ETX elections administrator weighs in on Supreme Court ruling

Published: Jun. 17, 2013 at 10:36 PM CDT|Updated: Aug. 16, 2013 at 10:38 PM CDT
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EAST TEXAS (KLTV) - The Supreme Court struck down an Arizona law today that required proof of citizenship in order to register to vote. Supporters of the law said it help prevent voter fraud, but opponents argued that it disenfranchised minority and immigrant voters.

The law, known as proposition 200, has been in place since 2004. The ruling said Arizona cannot require voters registering to provide additional information that what is already required on the federal form. For federal registration, voters only need to sign a statement, swearing they are U.S. citizens.

The Arizona law went a step further, stating that they would reject any registration form that did not include proof of citizenship such as a driver's license, passport or birth certificate. Federal courts struck down a similar law just last year in Texas, requiring voters to show photo identification before casting their ballots. Texas asks for, but does not require proof of citizenship on its' voter registration form.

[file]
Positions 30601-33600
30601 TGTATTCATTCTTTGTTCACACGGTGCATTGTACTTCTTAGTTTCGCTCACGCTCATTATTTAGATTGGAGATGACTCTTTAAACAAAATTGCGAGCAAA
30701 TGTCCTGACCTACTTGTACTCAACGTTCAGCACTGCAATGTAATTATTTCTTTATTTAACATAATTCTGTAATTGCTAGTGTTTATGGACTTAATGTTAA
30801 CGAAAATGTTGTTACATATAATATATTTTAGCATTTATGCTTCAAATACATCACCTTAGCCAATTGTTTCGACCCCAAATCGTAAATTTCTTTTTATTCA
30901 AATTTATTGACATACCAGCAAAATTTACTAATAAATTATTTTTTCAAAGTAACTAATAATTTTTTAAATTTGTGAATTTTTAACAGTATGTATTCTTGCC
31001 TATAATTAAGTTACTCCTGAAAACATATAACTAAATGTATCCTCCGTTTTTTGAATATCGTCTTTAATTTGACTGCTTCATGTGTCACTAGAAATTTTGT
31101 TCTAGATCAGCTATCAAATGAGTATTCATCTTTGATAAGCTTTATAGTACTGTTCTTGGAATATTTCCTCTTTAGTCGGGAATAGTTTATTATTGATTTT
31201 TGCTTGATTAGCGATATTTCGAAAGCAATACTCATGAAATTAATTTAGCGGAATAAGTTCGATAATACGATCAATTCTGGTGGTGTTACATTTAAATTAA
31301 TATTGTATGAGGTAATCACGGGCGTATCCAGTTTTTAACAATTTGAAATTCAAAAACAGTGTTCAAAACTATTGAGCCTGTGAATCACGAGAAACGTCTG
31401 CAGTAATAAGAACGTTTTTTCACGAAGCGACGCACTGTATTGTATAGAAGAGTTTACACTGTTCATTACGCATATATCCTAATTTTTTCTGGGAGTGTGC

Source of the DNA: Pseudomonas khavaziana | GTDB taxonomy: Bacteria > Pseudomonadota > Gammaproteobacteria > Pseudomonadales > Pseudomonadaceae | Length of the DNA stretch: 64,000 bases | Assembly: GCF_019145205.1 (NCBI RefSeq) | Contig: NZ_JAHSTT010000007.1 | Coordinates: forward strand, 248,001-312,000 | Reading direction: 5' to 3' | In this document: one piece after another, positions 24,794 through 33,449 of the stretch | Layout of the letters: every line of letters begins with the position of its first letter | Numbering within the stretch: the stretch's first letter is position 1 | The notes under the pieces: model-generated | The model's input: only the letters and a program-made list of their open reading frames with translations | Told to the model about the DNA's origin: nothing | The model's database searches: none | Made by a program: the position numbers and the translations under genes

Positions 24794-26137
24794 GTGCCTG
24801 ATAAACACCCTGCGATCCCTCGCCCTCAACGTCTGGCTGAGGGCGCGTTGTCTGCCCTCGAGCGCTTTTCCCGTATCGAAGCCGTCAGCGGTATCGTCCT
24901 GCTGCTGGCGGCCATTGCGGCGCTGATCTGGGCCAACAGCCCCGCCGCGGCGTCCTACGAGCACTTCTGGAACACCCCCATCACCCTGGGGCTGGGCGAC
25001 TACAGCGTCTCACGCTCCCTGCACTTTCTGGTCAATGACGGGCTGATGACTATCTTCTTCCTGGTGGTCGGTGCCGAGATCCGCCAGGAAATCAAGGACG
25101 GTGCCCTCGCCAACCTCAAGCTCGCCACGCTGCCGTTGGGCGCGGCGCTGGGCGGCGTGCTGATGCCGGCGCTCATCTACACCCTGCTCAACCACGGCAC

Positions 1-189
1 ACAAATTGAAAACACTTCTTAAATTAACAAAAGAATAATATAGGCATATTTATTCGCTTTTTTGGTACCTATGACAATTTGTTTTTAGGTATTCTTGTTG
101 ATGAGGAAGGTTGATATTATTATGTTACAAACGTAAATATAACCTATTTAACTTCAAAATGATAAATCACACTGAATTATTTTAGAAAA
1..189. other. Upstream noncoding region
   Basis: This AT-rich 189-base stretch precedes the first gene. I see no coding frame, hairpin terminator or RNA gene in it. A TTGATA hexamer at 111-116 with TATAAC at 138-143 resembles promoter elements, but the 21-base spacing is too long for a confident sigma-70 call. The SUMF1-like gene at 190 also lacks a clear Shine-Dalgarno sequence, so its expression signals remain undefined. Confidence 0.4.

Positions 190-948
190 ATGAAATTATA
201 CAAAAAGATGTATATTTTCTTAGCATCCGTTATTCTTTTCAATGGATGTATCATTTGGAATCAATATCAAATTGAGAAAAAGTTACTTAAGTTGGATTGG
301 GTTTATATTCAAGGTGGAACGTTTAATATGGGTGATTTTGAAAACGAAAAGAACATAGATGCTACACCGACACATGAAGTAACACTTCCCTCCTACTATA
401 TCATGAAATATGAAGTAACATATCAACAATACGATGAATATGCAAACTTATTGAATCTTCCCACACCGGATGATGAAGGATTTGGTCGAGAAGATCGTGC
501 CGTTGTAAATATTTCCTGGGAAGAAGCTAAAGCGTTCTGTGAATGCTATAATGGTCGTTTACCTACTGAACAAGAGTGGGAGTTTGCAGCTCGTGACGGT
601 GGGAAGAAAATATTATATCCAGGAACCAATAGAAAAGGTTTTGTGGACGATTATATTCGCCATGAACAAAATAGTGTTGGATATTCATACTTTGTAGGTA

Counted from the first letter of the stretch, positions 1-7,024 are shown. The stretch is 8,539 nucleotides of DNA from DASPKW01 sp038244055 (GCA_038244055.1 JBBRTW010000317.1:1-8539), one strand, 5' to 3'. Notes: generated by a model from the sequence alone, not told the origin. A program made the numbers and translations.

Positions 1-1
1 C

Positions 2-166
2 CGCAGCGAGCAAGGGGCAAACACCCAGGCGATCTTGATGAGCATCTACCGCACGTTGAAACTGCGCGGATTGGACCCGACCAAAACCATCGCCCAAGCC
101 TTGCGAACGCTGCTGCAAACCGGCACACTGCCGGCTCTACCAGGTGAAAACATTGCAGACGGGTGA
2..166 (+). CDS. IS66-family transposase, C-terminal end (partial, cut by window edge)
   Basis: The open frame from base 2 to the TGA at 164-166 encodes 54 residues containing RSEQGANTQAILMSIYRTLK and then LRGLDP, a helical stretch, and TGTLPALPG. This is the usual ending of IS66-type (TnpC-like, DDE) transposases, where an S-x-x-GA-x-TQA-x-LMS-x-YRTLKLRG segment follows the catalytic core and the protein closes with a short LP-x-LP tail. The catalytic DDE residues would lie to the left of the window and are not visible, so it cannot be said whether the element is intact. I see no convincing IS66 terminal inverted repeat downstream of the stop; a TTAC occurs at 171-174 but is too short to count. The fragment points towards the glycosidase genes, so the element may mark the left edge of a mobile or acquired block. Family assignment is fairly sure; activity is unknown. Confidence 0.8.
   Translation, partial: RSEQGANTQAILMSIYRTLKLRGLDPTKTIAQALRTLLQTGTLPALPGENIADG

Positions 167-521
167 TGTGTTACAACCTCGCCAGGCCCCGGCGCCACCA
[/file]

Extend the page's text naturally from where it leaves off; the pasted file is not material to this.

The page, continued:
"If they do not have a driver's license number, they'll need to provide the last 4 digits of their social," said Smith County Elections Administrator Karen Nelson. "If they do not have either one of those, there's a box that they have to check, which says to us that says they do not have either one of those IDs."

However, Texas voters registering without ID will still have to prove citizenship when they go to vote.

"When that voter comes to vote for the first time, they will have to show a form of ID at the poll location," Nelson said. "It may not be a picture ID or their social security card, but there is a list of several things that they could use like their utility bill with name or address. But, they will have to show they are that person."

While the Supreme Court struck down Arizona's law, it did leave the option open for the state to make an appeal to the Federal Election Assistance Commission, petitioning that they require additional proof of citizenship on the federal form.

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